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The tension between anglo- and francophone populations in Canada has its roots in the country’s colonial history, which saw an overlap of French and British rule during the 18th and 19th centuries. This tension is still especially apparent in Quebec, where the history and legislation surrounding the province’s linguistic policies makes for quite a story.
For decades, the preservation and promotion of the French language was viewed as the most important safeguard for the survival of the Québécois nation. Since 1974, French has been the only official language in the province, although several government services remain accessible in English, and the city of Montreal in particular is almost entirely functional in both languages. Québec is officially bilingual on constitutional and federal levels, but allows only French to be used in its provincial institutions. The Charter of the French Language, also known as Bill 101, is the central legislative component of Quebec’s language policy.
The Office québécois de la langue française (OQLF), or the Quebec Board of the French Language, is a public organization established in the province on March 24, 1961. Part of its initial mission was to “work on the normalization of the language in Québec and support state intervention to carry out a global language policy that would consider notably the importance of socio-economic motivations in making French the priority language in Québec.”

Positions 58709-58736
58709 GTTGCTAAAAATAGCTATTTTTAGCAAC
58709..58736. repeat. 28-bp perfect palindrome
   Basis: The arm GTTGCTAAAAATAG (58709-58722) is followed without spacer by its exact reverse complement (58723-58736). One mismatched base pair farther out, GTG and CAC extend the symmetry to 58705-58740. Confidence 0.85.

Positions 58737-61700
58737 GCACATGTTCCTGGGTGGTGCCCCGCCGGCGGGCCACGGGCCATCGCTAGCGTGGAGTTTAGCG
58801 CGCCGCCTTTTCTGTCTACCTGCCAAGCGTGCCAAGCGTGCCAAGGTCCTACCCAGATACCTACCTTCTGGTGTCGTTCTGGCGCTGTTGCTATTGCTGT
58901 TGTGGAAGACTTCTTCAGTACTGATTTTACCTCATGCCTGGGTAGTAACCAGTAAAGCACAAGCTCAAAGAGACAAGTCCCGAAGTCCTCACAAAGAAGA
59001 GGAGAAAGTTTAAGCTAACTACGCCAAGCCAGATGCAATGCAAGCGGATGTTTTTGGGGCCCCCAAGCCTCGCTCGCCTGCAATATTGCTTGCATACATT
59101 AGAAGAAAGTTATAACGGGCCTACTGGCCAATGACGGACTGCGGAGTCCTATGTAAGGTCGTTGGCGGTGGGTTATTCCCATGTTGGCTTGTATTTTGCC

The OQLF has also been key for the francization of immigrants coming into the province, both requiring and providing opportunities for newcomers to speak some measure of French.
The mandate of the OQLF was subsequently expanded by the 1977 Charter of the French Language, and two organizations were established: the Commission de toponymie (Commission of Toponymy) and the Conseil supérieur de la langue française (Superior Council of the French Language), both of which work to preserve the Québécois language. Through the OQLF, Quebec citizens who believe their right as consumers “to be informed and served in French” is not being respected can file a complaint with the OQLF. The OQLF must then process and pursue these complaints.
There is often negative outside perception of the OQLF, mainly in terms of their sometimes-overzealous approach to policing the language (hence the nickname “language police”). One case that gained international attention occurred in 2013, informally referred to as “pastagate.” The OQLF issued a letter of warning to an upscale restaurant in Montreal, Buonanotte, for using Italian words such as “pasta” and “antipasto” on its menu instead of their French equivalents. After receiving negative international coverage, the OQLF eventually backed down and ultimately reviewed their approaches to processing complaints—now, culinary terms from other cultures are permitted in Quebec restaurants.
Although the French language is alive and well, keeping it dynamic and encouraging its growth is still considered by many to be an important daily challenge. Though it’s not without controversy, the OQLF continues be an important aspect of Québécois cultural preservation.